And old saying " there are a lot of good deals missed by taking ones time, but there are far more bads one missed"
For civilisation to exist it requires a stable. 'wise' judicial system, is this not the basis of stable sysyems for centuries , and even today?

Philly - just goes to

Philly - just goes to prove assumptions are the mother of all .... up's. I also totally agree that the Dignitas Clinics are a very humane concept. Re-read my post. Neither am I religious. I suppose my problem is if anything philosophical. I am happy to choose my own ending however I object strongly to the State manufacturing my consent for that end. There is a difference and this is the fine line that ethics has to mark out.

one thing that occurs to

one thing that occurs to me is that aging isn't just about money;it is about winding down and accepting death and so it is a time for reflection and a time when environment and community are important.
In Chch a 90+year old complained about a neighbours wall which blocked her view of the Port Hills. The neighbours reply was that (what he was doing) would add to the value of her property.

Sharon: Ok, fair enuf, that

Sharon: Ok, fair enuf, that was the calculated stab about your religion, didn't work out that time!

Taking the points about state "death panels" etc further. I think there is going to be all sorts of s#!t going on in the future. Not just aging populations but a move in economic power, peak oil, resource wars, mass starvation. My mantra is "the future isn't going to be like the past". So whatever we decide on euthanasia etc, I think a lot of serious meltdowns are going to happen anyway.

We were in the Black Forest last year, & went thru some old pre-industrial farmhouses. The whole family lived there with animals, hay, cottage industry, you name it - all squashed in. There was also a store-house next door with no amenities, pretty draughty & horrible. Apparently that was also where they put the older generation when they could no longer contribute.

Something like that could well be our future.

A sub-head for the article

A sub-head for the article could perhaps be: Your Mileage May Vary.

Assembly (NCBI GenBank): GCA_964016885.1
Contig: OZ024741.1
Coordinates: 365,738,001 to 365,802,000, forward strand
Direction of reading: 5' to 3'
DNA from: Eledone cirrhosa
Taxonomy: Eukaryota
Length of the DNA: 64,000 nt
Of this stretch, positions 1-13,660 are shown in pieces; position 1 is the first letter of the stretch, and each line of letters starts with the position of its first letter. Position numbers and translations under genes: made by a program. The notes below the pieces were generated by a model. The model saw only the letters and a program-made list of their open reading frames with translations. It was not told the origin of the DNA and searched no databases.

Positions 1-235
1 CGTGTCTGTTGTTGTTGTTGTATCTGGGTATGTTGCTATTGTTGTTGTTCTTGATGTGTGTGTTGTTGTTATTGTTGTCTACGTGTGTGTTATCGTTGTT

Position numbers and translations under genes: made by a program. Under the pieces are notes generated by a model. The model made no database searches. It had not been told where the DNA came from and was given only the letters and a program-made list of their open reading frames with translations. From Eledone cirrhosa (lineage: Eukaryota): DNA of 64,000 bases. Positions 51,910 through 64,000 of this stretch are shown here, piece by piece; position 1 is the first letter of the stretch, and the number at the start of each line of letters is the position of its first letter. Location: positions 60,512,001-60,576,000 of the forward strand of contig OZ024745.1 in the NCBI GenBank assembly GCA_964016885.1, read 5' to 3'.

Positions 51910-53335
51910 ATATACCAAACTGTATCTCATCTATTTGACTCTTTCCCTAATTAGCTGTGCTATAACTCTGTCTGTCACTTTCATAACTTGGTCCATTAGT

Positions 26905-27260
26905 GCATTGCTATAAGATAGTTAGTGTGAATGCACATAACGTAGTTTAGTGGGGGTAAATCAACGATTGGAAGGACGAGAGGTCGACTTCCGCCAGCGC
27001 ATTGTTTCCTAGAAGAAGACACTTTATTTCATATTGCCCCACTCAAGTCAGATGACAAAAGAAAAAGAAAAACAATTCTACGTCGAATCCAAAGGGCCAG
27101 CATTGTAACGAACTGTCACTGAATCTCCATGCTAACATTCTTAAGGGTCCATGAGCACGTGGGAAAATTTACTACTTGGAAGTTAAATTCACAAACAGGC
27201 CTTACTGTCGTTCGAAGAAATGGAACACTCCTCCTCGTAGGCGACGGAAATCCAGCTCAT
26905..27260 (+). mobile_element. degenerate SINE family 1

And, of course, not a few boomers saw the peak of the bubble (roughly, timing is always tricky), sold off the mansion to a greater fool, and downsized. I won't say that there will not be a rush for the exits as the great mass of 'retirements' occurs. But anything (policy, individual action) which stretches out the peak, will aid in getting through this situation. It's not going to be a sharp, normal-looking distribution. Fat tails will rule, IMHO.

And really, folks, there are a lot of ways to get help with a too-large house and its heating bills. Boarders and extended families, for one...

Those with a lean towards the dramatic, as Philly seems to be, have a ready prophet in Jim Kunstler (Long Emergency). But one does weary of the constant siren call of 'we're all Doooooooomed'. Especially as we are clever people, with a wealth of wisdom in these old brains (somewhere...), living in a country blessed with lots of food, minerals, and fuels. The is more than a grain of truth in Kunstler's rather bleak vision, as it applies to the States (settlement patterns having co-evolved with the car), and in a different sense for Britain and Europe (where demographics and will are both negative).

But that doesn't apply here: all geopolitical circumstances are local.

So perhaps a grain of salt, to go with the doomster prognostications? Oops, salt can cause high blood presuure...Well, you gotta die of something.

Philly,"There`s going to be all

Philly,"There`s going to be all sorts of sh... going down in the future".
It will be the same sought of faeces that mankind has always made.Same car,different century model.Humankind will always react the same.Fourty somethings throughout time have always "known" they know it all,I certainly did.Go outside all of you and smell the flowers,fresh air,love your fourty year old kids,and enjoy whatever length of life you will have.

yep - the future is